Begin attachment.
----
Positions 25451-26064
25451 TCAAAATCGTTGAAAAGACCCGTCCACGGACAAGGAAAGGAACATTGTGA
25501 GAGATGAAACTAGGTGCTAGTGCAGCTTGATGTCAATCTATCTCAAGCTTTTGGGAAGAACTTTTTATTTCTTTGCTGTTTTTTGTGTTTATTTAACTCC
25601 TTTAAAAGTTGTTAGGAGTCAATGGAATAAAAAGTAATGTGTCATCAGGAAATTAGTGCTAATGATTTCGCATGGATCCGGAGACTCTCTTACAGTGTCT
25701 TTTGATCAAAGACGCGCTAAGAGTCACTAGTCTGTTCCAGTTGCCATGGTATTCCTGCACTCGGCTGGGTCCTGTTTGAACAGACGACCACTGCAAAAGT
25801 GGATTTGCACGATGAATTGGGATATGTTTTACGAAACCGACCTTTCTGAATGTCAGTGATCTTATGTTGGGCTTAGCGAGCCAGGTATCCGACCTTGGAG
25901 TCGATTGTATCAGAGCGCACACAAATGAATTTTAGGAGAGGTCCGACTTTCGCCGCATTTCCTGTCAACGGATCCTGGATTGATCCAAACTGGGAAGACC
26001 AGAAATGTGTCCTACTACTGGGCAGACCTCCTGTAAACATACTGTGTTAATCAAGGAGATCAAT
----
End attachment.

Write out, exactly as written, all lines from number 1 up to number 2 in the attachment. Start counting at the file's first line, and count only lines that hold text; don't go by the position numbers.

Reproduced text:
Positions 25451-26064
25451 TCAAAATCGTTGAAAAGACCCGTCCACGGACAAGGAAAGGAACATTGTGA